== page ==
Welcome Back to Anghiari

Yes, this is the same title that I now always give to a post on arrival in Anghiari, and I’m going to repeat myself again because, once again, I have received such a warm welcome. Every time I arrive here, I discover anew this wonderful experience. In the street, in shops, in bars, in restaurants, in the piazza, I am hugged and kissed and greeted with big smiles – ‘ciao, benvenuta, bentornata!’ And invitations. There is, however, a subtle difference from last year, when, after 4 years of covid, people were excited by my reappearance. Now, the welcomes are as warm, but there is a sense that my returns are expected, people are not surprised to see me – ‘it only feels like yesterday’. So, I feel accepted as part of the place in my coming and going. And with a certain lightness, I happily resume my daily Anghiari routines. Despite jetlag, it took only a couple of days for life here to feel full, yet calm, without any rush. And rich with everyday encounters. What an enlivening return.

I have already made new connections. For example, I have met Stefanie Risse, who moved here from Germany in the mid-80s and has been involved with the Free University of Autobiography since its inception in the 90s. She has invited me to join a letter writing group that meets every week (Circolo di Scrittura Autobiografica a distanza di Anghari). I was warmly welcomed when I went along on Tuesday and, for next week, I’ve been invited to write and present a piece on my first memories, for which I’ll probably do something about horses! I am already getting more suggestions for people to interview on a sense of belonging. Stefanie has also introduced me to her yoga group (in a bar, of course, post lesson) which I’ll be joining. So, I feel almost too busy with living life here to write posts! We’ll see.


I am staying in the same place as last year, an apartment located in the medieval walls of the town that has a view from every room over the Tiber valley. The photo at the beginning of this post is of sunrise from my bedroom window the day after I arrived. It is such a pleasure opening the windows in the morning – the ritual of opening layers, first the shutters and then the windowpanes, somehow makes me more aware of the connection between inside and outside. (As you can see from the photo, the windows-shutters are the same width as that of the very thick wall.) Most places also have external shutters, so opening to the day involves leaning out of the window as well as opening shutters inwards. As I open the windows, I am greeted again by that smell of spring I recall so vividly from my first stay in Anghiari, 22 years ago. It’s as much a sensation as a smell – breathing in freshness, Tuscan spring. At dawn, there is a burst of bird song around the base of the walls, with the background sound of traffic in the valley beyond. A little later church bells ring through the town and I watch people hanging out washing and bedding from windows behind my place.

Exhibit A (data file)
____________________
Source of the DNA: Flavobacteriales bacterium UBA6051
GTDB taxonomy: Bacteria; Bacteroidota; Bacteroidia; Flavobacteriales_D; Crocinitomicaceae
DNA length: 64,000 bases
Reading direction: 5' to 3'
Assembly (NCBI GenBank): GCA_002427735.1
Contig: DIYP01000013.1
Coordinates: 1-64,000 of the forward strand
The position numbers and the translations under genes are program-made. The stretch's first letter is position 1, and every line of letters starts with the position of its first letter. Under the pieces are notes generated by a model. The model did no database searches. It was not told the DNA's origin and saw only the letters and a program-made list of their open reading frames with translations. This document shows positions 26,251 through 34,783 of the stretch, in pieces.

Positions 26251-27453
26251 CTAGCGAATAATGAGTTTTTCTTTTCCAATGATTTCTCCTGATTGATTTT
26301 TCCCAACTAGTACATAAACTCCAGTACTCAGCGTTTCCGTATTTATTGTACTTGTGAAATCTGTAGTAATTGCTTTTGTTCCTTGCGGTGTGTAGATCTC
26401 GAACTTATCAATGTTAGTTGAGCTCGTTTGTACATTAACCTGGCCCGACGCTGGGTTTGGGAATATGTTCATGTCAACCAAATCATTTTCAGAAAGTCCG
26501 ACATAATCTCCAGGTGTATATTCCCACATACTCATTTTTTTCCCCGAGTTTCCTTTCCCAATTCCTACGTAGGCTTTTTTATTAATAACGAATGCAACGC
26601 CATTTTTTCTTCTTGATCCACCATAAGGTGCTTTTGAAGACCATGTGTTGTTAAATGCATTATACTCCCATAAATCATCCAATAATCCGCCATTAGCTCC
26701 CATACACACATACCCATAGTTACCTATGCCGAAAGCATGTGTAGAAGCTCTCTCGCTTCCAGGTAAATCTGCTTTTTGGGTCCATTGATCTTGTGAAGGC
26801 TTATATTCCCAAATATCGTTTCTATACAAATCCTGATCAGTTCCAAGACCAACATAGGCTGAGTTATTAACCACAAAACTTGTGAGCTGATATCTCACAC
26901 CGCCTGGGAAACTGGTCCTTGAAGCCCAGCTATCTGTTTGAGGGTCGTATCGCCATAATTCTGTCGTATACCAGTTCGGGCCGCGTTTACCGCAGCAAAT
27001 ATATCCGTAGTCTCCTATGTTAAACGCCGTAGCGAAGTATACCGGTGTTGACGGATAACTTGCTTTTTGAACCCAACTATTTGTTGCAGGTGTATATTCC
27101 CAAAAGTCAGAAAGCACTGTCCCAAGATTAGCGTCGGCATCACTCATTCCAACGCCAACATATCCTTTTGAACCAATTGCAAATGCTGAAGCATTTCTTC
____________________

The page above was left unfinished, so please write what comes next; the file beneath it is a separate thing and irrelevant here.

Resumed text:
I arrived in spring. Greeting me with a big hug in Caffè Garibaldi, Paola Foni, who has now retired from her job as street cleaner, said ‘you’ve arrived with the swallows’. Now, it has turned to winter again and there is snow on the mountains across the valley – beautiful, if somewhat disturbing, particularly as, I’ve been told, there was no snow in winter. Here is a photo of the baroque sky I woke up to yesterday.

PS I have just bought a handmade knife for preparing artichokes. As with all these sorts of shopping experiences, there was a good deal of attention to detail – which was exactly the right knife, how to care for it and so on – and then careful wrapping. It will get good use because it’s artichoke season and there’s quite a variety to choose from, which means discussions about which ones to buy, if and how I’m going to cook them….

This afternoon, I’m going to the opening of an exhibition of Paola’s paintings in the museo della misericordia which is a couple of minutes from here.


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